El avión blanco llamado Roc, tiene el tamaño de un campo de fútbol americano y está propulsado por seis motores en un fuselaje doble y se lanzó al aire poco antes de las 7 am hora del Pacífico (1400 GMT) y se mantuvo en vuelo por más de dos horas antes de aterrizar a salvo en el puerto aéreo y espacial de Mojave cuando una multitud de cientos de personas aplaudieron.

"Qué fantástico primer vuelo", dijo el presidente ejecutivo de Stratolaunch, Jean Floyd, en un comunicado publicado en el sitio web de la compañía.

"El vuelo de hoy avanza nuestra misión de proporcionar una alternativa flexible a los sistemas de lanzamiento en tierra", dijo Floyd. "Estamos increíblemente orgullosos del equipo de Stratolaunch, de la tripulación de vuelo de hoy, de nuestros socios en los compuestos escalados de Northrup Grumman y del puerto aéreo y espacial de Mojave".

El avión está diseñado para lanzar cohetes y otros vehículos espaciales que pesan hasta 200 mil kilos a una altura de 10 mil metros y la compañía ha declarado que la implementación del satélite es "tan fácil como reservar un vuelo de una aerolínea".

El vuelo del sábado, que vio al avión alcanzar una velocidad máxima de 304 kilómetros por hora y altitudes de 17,000 pies, estaba destinado a probar su rendimiento y cualidades de manejo, según Stratolaunch.

Allen, quien cofundó Microsoft con Bill Gates en 1975, anunció en 2011 que había formado el Stratolaunch financiado con fondos privados.

La compañía busca sacar provecho de la mayor demanda en los próximos años por buques que pueden poner satélites en órbita, compitiendo en los Estados Unidos con otros empresarios espaciales de la industria como SpaceX de Elon Musk y United Launch Alliance, una asociación entre Boeing y Lockheed Martin.

Stratolaunch ha dicho que pretende lanzar sus primeros cohetes desde el Roc en 2020 a la mayor brevedad. Con información de Reuters.
          Broadway investors file $6M suit over canceled ‘Nerds’ musical      Comment   Translate Page      
A Broadway musical about Bill Gates and Steve Jobs has turned into a tragedy for its investors, who lost big bucks when the show was canceled at the last minute — and are now suing its producer for $6 million. “Nerds,” which dealt with a battle between the heads of Apple and Microsoft, was supposed...
          The Doomsday Seed Vault      Comment   Translate Page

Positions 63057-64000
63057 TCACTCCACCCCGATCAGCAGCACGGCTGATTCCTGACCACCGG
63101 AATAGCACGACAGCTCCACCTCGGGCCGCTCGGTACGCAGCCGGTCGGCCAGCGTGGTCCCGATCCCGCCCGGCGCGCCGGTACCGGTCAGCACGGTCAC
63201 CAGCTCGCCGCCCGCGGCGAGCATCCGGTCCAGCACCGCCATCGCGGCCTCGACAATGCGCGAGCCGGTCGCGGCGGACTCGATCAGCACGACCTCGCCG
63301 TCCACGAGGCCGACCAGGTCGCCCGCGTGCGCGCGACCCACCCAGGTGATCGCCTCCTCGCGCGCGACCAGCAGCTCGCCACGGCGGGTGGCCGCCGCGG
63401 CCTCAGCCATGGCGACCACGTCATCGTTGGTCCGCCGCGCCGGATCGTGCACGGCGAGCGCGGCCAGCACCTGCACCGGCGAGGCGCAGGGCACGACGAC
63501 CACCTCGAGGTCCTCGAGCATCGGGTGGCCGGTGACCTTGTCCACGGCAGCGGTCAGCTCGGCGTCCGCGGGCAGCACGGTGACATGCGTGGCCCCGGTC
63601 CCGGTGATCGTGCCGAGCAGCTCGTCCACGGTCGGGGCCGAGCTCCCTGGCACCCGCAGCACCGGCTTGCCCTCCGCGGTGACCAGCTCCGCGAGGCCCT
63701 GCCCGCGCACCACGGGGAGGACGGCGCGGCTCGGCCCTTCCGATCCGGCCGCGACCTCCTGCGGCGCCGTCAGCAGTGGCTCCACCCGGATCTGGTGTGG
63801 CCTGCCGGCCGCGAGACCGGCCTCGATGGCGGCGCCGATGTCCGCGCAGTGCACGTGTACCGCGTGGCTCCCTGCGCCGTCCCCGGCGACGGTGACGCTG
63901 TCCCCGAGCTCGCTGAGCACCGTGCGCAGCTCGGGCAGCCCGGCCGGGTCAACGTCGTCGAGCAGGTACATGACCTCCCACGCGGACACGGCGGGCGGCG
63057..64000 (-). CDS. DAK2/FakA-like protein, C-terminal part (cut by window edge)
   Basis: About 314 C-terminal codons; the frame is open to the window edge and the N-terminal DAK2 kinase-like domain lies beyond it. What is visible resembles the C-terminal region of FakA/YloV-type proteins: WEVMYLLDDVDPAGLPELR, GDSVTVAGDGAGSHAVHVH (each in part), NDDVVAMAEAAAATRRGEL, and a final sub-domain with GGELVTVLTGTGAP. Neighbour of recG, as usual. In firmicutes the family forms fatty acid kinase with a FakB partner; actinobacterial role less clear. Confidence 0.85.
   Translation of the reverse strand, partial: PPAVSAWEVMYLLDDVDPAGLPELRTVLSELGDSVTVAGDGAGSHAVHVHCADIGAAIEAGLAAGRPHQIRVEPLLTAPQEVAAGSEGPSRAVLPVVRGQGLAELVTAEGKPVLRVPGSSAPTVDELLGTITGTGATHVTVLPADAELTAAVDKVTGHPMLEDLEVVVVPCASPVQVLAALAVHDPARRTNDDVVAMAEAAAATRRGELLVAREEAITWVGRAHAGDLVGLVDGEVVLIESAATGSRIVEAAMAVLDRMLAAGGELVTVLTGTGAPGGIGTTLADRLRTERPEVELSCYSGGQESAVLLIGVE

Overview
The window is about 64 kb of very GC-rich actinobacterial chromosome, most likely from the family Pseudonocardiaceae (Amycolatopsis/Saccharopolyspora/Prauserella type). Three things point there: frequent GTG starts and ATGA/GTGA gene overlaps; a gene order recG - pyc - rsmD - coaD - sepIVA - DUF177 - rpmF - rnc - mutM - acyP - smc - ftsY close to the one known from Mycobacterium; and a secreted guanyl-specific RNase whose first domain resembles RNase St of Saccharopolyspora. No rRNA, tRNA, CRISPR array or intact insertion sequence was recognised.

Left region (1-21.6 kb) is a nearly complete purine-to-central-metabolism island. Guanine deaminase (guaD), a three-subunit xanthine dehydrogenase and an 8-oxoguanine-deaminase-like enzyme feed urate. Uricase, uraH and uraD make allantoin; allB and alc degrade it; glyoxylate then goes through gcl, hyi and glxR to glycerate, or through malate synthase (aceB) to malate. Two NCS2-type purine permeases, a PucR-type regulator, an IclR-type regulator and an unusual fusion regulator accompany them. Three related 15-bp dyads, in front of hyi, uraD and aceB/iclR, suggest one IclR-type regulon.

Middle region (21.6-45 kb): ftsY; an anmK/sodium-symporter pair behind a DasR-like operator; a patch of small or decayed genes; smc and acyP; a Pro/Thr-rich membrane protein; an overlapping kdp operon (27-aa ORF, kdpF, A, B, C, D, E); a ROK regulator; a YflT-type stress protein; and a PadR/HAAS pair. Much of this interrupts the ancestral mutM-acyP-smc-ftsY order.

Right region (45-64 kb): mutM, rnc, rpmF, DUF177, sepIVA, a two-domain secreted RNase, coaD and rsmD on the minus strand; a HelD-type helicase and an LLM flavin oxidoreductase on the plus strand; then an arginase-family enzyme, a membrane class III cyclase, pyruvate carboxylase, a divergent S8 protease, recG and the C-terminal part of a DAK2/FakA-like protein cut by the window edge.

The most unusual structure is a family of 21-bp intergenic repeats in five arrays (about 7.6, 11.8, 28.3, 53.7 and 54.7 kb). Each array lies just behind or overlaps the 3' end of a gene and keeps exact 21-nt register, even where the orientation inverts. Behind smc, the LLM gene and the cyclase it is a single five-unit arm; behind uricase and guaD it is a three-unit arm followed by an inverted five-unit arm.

“Doomsday Seed Vault” in the Arctic Bill Gates, Rockefeller and the GMO giants know something we don’t By F. William Engdahl December 4, 2007 One thing Microsoft founder Bill Gates can’t be accused of is sloth. He was already programming at 14, founded Microsoft at age 20 while still a student at Harvard. By 1995 […]

The post The Doomsday Seed Vault appeared first on The Constantine Report.


          World’s Largest Plane Makes First Flight Over California      Comment   Translate Page      
The world’s largest aircraft took off over the Mojave Desert in California Saturday, the first flight for the carbon-composite plane built by Stratolaunch Systems Corp., started by late Microsoft co-founder Paul Allen, as the company enters the lucrative private space market. The white airplane called Roc, which has a wingspan the length of an American football field and is powered by six engines on a twin fuselage, took to the air shortly before 7 a.m. Pacific time (1400 GMT) and stayed aloft for more than two hours before landing safely back at the Mojave Air and Space Port as a crowd of hundreds of people cheered. First flight 'fantastic' “What a fantastic first flight,” Stratolaunch Chief Executive Officer Jean Floyd said in a statement posted to the company’s website. “Today’s flight furthers our mission to provide a flexible alternative to ground launched systems,” Floyd said. “We are incredibly proud of the Stratolaunch team, today’s flight crew, our partners at Northrup Grumman’s Scaled Composites and the Mojave Air and Space Port.” The plane is designed to drop rockets and other space vehicles weighing up to 500,000 pounds at an altitude of 35,000 feet and has been billed by the company as making satellite deployment as “easy as booking an airline flight.” Saturday’s flight, which saw the plane reach a maximum speed of 189 mph and altitudes of 17,000 feet, was meant to test its performance and handling qualities, according to Stratolaunch. Demand for satellite deployment Allen, who co-founded Microsoft with Bill Gates in 1975, announced in 2011 that he had formed the privately funded Stratolaunch. The company seeks to cash in on higher demand in coming years for vessels that can put satellites in orbit, competing in the United States with other space entrepreneurs and industry stalwarts such as Elon Musk’s SpaceX and United Launch Alliance, a partnership between Boeing and Lockheed Martin. Stratolaunch has said that it intends to launch its first rockets from the Roc in 2020 at the earliest. Allen died in October 2018 while suffering from non-Hodgkins’ lymphoma, just months after the plane’s development was unveiled. “We all know Paul would have been proud to witness today’s historic achievement,” said Jody Allen, Chair of Vulcan Inc and Trustee of the Paul G. Allen Trust. “The aircraft is a remarkable engineering achievement and we congratulate everyone involved.”